Law firm Dewey & LeBoeuf has filed for chapter 11 bankruptcy after failing to find a merger partner and will now seek to liquidate its business according to news reports. It signals the end of the saga for the stricken law firm and will be the largest law firm collapse in history. Rumours had been circling Dewey & LeBoeuf that the firm would consider bankruptcy, and the filing for bankruptcy protection was placed on Monday night.
Dewey & LeBoeuf has been losing its partners in recent weeks, with almost all of the high-profile partners already having left the firm for competitors after changes to the firms compensation scheme proved unpopular. It wasn’t just the compensation changes that sealed the firms demise though, the economic environment had an impact on the firms business. Nobody thought it would get this bad though.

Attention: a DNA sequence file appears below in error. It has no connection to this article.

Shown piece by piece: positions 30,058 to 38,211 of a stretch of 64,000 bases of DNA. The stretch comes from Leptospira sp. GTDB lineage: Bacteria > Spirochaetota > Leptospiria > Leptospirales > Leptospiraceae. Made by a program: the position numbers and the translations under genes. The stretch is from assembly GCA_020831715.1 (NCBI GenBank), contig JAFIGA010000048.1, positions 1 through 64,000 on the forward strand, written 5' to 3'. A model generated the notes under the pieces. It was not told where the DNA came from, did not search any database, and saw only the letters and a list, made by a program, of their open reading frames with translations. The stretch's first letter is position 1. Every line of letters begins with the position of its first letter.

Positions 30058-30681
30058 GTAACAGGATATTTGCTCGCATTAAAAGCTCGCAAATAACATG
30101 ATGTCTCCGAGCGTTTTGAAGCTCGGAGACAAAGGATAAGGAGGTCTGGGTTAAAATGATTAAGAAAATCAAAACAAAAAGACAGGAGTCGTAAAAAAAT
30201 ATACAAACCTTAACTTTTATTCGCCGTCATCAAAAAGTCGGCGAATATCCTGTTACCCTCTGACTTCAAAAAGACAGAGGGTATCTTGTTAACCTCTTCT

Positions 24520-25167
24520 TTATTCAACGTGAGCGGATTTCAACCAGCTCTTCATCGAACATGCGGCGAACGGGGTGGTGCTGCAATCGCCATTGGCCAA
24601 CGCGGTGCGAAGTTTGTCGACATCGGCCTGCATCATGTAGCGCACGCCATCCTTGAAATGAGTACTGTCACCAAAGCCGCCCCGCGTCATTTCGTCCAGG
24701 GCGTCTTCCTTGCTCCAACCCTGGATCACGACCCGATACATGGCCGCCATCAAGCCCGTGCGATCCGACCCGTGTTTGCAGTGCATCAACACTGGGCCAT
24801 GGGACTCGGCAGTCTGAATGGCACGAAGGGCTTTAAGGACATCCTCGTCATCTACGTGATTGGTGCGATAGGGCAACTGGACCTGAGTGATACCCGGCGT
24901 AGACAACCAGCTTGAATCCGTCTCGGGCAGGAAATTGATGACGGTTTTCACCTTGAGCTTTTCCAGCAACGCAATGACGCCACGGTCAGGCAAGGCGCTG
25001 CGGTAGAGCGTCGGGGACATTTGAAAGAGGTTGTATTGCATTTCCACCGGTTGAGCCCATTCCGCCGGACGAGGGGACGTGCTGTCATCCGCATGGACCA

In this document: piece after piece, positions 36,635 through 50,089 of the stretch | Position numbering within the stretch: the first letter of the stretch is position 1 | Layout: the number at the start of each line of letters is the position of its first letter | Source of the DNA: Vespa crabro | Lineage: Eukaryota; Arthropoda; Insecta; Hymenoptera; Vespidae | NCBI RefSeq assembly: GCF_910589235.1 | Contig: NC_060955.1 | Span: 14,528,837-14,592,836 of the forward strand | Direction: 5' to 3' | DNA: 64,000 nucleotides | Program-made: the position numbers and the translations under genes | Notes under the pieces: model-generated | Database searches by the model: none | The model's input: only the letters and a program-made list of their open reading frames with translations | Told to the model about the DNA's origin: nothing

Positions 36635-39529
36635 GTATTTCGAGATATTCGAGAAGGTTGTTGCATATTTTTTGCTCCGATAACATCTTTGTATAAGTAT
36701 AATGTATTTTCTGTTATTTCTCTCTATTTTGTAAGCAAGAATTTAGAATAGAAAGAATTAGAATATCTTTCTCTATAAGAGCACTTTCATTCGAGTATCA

Dewey & LeBoeuf had a strong team of insurance-linked securities, catastrophe bond and reinsurance experienced partners and lawyers, the majority of which had already left the firm. You can read our articles on those departures here.
Dewey & LeBoeuf had tried to find a merger partner but negotiations with a number of firms failed. This is likely due to the cost of a merger and the fact that many of the partners which made Dewey & LeBoeuf an attractive prospect had already left.
While this may look as if it narrows the choice of law firms who have the experience to assist with ILS and cat bond transactions, actually the partners who had the experience have gone to a number of firms including some who were not active in these sectors, so choice may well have increased for legal partners in ILS and reinsurance transactions.